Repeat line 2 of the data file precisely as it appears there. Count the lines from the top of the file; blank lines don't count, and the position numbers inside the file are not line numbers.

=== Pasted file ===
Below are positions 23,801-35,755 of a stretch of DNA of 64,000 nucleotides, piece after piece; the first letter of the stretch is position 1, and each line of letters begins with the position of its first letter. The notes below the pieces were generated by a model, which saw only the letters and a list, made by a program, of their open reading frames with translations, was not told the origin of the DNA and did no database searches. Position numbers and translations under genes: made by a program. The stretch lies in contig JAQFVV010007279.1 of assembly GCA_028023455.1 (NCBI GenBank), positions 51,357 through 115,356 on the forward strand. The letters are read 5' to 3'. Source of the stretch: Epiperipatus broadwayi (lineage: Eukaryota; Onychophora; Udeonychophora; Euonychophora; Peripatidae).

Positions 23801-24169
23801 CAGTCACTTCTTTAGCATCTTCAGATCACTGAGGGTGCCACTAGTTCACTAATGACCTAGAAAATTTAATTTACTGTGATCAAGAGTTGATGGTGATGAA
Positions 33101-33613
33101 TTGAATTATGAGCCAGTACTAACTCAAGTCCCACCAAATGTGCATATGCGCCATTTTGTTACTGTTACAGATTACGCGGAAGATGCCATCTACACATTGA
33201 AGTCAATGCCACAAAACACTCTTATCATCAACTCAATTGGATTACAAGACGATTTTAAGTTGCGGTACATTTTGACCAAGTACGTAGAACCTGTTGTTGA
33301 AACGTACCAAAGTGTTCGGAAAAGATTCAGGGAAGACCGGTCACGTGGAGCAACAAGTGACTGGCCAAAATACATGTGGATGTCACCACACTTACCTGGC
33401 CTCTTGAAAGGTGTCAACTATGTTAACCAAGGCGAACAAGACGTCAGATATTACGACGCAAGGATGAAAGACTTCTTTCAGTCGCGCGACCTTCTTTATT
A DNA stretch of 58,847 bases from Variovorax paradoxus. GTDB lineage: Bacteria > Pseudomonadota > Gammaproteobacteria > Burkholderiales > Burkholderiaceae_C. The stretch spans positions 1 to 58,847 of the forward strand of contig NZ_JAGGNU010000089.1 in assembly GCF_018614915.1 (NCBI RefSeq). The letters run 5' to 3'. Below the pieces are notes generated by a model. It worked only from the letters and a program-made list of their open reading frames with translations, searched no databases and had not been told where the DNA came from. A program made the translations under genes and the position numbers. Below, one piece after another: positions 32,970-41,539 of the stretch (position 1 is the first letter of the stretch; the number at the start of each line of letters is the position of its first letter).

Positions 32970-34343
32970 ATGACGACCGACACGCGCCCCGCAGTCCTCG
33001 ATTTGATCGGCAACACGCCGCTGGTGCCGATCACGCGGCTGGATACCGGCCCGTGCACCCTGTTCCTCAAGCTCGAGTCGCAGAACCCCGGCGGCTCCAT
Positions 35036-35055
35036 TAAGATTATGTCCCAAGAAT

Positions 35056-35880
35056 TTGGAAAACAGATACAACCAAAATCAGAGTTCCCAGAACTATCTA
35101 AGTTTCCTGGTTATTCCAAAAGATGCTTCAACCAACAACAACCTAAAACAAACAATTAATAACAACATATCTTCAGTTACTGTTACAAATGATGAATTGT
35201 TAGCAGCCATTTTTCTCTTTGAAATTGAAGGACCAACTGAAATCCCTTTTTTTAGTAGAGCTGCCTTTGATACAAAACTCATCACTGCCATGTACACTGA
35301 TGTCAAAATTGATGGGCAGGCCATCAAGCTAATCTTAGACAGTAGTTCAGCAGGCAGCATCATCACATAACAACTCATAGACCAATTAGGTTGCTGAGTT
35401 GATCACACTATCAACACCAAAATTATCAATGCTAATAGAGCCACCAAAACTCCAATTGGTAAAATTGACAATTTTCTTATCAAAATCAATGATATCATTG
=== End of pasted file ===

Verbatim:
Positions 23801-24169